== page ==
Conceptual Design Exploration: EEG Dataset in Open-ended Loosely Controlled Design Experiments

Published: 24 October 2023| Version 1 | DOI: 10.17632/h4rf6wzjcr.1


In this dataset, 42 graduate students, aged 24 to 39, participated in conceptual design experiments where Electroencephalogram (EEG) signals were recorded while participants were performing the design tasks. Three, eleven, and one participant were excluded from the experiment due to not finishing all the experiments, some technical errors, and recorded biosignals with poor quality, respectively. Finally, EEG signals from 27 participants (8 women) were stored in the dataset. Before participating, all individuals signed a consent form after being informed about the experiments and procedures. The EEG recording system used was the 64-channel BrainVision (Brain Vision Solutions, Montreal, Canada). Electrodes were placed according to the 10-10 international standard system over the participants' heads. EEGs were recorded throughout the experiments and later underwent preprocessing and segmentation. Each participant engaged in six design problems, each containing five open-ended, self-paced, and loosely controlled design tasks. These six design problems were designing: 1) a birthday cake (BDC), 2) a recycle bin (REB), 3) a toothbrush (TOB), 4) a wheelchair (WHC), 5) a workspace (WOS), and 6) a drinking fountain (DRF). Participants performed five design tasks within each design problem: understanding the problem (PU), idea generation (IG), rating generated ideas (RIG), evaluating ideas (IE), and rating idea evaluations (RIE). Additionally, each experiment included two 3-minute eye-closed rest periods, at the beginning and end of each session, represented by RST1 and RST2. To decrease the complexity of the whole design process, each design problem was divided into five open-ended tasks, providing structure without imposing excessive constraints. We aimed to replicate a real-world environment by allowing participants to work at their own pace, free from interruptions. It was the main and the only structure we placed in the whole experiment to help participants with the design problems. The dataset is organized in a folder containing 27 .mat files for the 27 participants. Each file contains EEGs of one participant recorded during their performance of design problems. EEGs are represented as variables in these files. These variables are systematically named using the pattern [“Design”]_[participant number]_[design problem number]_[task name], with participant numbers ranging from 1 to 27, design problem numbers from 1 to 6, and task names as PU, IG, RIG, IE, and RIE. To remove artifacts, recorded EEGs were referenced to Cz channel, which was later removed. This suggests that the dataset includes 63 channels of EEG signals. The recorded EEGs were preprocessed using EEGLAB and artifacts were removed. Subsequently, the preprocessed EEGs were then re-referenced to the average reference and downsampled to 250 Hz. Finally, the EEG signals were segmented using video recordings of the experiments. The preprocessed and segmented EEGs are stored in this dataset.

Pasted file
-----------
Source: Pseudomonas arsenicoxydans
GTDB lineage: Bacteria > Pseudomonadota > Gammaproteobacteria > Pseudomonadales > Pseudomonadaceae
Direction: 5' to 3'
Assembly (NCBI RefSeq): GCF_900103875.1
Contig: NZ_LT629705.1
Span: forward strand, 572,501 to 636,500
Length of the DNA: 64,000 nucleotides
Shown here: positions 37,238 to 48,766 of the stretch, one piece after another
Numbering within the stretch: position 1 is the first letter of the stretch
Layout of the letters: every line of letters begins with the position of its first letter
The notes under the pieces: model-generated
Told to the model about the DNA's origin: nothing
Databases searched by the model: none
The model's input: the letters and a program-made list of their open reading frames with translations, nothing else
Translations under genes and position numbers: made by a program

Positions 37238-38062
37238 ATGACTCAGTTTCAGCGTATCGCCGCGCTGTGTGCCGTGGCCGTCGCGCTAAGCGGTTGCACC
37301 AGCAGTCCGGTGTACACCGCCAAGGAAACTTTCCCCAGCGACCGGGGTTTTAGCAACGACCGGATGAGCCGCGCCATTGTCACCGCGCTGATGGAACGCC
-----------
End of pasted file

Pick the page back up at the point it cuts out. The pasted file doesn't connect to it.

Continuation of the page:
Concordia University


Neuroscience, Computer-Aided Design, Neural Basis of Higher-Order Cognition, Computational Neuroscience, Cognition, Creativity, Electroencephalography, Conceptual Design, Cognitive Neuroscience, Electroencephalogram, Brain-Computer Interface


Natural Sciences and Engineering Research Council of Canada


Natural Sciences and Engineering Research Council of Canada


Natural Sciences and Engineering Research Council of Canada

CDEPJ 485989-14